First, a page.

"By opening its branches to the first head of AQIM, France 24 not only acts as a communication agency for these terrorists, worse it offers a space to legitimize terrorist actions and hate speech conveyed to satisfy the evil aims of this organization on Burkina Faso," said a statement signed by government spokesman Jean-Emmanuel Ouedraogo.

"The government has therefore decided responsibly, and in the name of the higher interest of the Nation, the suspension sine die of the broadcasting of France 24 programs throughout the national territory," the text continues.

On Monday morning, around 08:00 GMT, the channel's signal was not yet cut, according to AFP journalists in Ouagadougou.

On March 6, France 24 broadcast written answers from Abu Obeida Youssef al-Annabi, the head of AQIM, to about fifteen questions asked by the journalist of the French channel and specialist in jihadist issues, Wassim Nasr.

"The government is sorry to see that the leader of a terrorist organization like AQIM and recognized as such by the entire international community, can benefit from the editorial largesse of France 24 to speak at length on the channel," Monday's statement said.

A protester demands the departure of the French ambassador and French forces from Burkina Faso, in Ouagadougou, January 20, 2023 © OLYMPIA DE MAISMONT / AFP/Archives

In early December, the Ouagadougou authorities had already suspended the broadcasting of Radio France Internationale (RFI), the same group as France 24, France Médias Monde.

RFI was accused of having relayed "a message of intimidation" attributed to a "terrorist leader".

As in Mali

RFI and France 24 have also been suspended in Mali, also governed by a military junta, for a year.

Both media, which closely cover African news, are widely followed throughout French-speaking Africa.

"In the noble fight to liberate our country from the barbarity of terrorist hordes and armed bandits, the government warns that it will remain intransigent in defending the vital interests of our people against all those who would play megaphones in the amplification of terrorist actions and hate speech and division conveyed by these armed groups," said the Burkinabe government.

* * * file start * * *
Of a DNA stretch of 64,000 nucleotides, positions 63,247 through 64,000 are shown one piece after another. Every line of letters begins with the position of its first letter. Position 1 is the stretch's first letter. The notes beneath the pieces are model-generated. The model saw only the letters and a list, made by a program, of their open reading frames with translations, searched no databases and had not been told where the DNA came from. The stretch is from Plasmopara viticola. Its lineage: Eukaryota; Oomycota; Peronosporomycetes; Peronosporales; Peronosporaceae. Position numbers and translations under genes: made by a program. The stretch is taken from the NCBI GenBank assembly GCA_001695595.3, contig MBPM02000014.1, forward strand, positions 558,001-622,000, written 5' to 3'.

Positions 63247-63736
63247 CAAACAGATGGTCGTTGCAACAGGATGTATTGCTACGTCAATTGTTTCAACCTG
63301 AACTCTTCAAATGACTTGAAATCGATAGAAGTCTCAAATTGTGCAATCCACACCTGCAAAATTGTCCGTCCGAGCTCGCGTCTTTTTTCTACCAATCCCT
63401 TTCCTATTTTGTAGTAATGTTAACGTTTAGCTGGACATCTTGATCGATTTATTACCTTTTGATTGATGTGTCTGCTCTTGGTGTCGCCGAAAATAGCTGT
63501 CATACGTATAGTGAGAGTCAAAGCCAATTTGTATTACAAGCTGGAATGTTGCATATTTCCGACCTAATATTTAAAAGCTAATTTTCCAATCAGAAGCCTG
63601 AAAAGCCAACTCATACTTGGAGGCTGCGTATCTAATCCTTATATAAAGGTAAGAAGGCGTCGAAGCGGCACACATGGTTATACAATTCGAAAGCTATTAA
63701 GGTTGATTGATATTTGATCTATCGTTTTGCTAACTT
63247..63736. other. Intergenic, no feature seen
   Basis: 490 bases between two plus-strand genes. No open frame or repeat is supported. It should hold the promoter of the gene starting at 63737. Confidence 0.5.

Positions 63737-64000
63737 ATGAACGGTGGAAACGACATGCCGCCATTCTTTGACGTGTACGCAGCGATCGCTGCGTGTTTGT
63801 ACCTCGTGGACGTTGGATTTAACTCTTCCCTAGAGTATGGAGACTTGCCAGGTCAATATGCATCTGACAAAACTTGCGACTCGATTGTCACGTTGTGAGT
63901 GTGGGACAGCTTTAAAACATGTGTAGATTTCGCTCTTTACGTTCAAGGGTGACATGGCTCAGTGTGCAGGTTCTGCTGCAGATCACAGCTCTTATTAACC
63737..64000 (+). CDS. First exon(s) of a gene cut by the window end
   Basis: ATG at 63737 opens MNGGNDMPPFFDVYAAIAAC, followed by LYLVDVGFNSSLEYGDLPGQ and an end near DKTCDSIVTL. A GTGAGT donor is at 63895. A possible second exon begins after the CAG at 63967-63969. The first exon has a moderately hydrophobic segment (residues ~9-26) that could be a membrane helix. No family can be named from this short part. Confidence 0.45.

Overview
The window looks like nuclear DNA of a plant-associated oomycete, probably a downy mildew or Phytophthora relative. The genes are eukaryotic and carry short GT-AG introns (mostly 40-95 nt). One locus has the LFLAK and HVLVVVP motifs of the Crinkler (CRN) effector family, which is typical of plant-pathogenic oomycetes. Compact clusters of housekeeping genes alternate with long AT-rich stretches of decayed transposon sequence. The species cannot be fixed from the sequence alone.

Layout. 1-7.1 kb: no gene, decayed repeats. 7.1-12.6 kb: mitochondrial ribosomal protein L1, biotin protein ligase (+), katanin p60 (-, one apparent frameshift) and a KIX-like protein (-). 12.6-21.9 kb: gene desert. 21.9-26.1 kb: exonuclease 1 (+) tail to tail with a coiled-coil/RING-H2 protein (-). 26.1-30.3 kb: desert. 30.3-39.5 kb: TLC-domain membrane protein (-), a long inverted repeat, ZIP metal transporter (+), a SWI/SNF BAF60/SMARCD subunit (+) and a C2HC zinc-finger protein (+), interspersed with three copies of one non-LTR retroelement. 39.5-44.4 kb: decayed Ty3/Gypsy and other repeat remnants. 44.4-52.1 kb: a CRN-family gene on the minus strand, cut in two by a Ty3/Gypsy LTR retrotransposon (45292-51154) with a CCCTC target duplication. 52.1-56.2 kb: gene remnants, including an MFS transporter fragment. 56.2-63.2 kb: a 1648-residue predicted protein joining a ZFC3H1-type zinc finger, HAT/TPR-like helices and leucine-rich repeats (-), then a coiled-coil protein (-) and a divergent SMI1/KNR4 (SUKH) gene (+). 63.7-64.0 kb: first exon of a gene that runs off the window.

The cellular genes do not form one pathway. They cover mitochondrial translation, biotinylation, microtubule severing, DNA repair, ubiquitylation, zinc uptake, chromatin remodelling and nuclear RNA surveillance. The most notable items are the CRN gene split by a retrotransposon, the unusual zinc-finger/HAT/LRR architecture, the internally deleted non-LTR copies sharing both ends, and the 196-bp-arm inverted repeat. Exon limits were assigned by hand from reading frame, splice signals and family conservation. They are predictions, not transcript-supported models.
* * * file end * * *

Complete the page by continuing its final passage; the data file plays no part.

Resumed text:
Since 2015, Burkina Faso has been caught in a spiral of violence perpetrated by jihadist groups linked to the Islamic State and Al-Qaeda, which has left a total of 10,000 dead - civilians and soldiers - according to NGOs, and some two million displaced.

Captain Ibrahim Traoré, who came to power in a coup six months ago, had expressed in February his "intact determination" to fight the jihadists, despite the multiplication of attacks.

Captain Ibrahim Traoré (c), head of Burkina Faso's ruling junta, in Ouagadougou, March 4, 2023 © OLYMPIA DE MAISMONT / AFP/Archives

Relations between France and Burkina Faso have deteriorated since Captain Traoré came to power.

In January, the Ouagadougou authorities demanded and secured the departure of the French Sabre force.

They had also asked for the departure of the France ambassador, Luc Hallade, who was recalled to Paris for "consultations" and who has still not been replaced.

Finally, in early March, Burkina denounced a military assistance agreement signed in 1961 with the France.

© 2023 AFP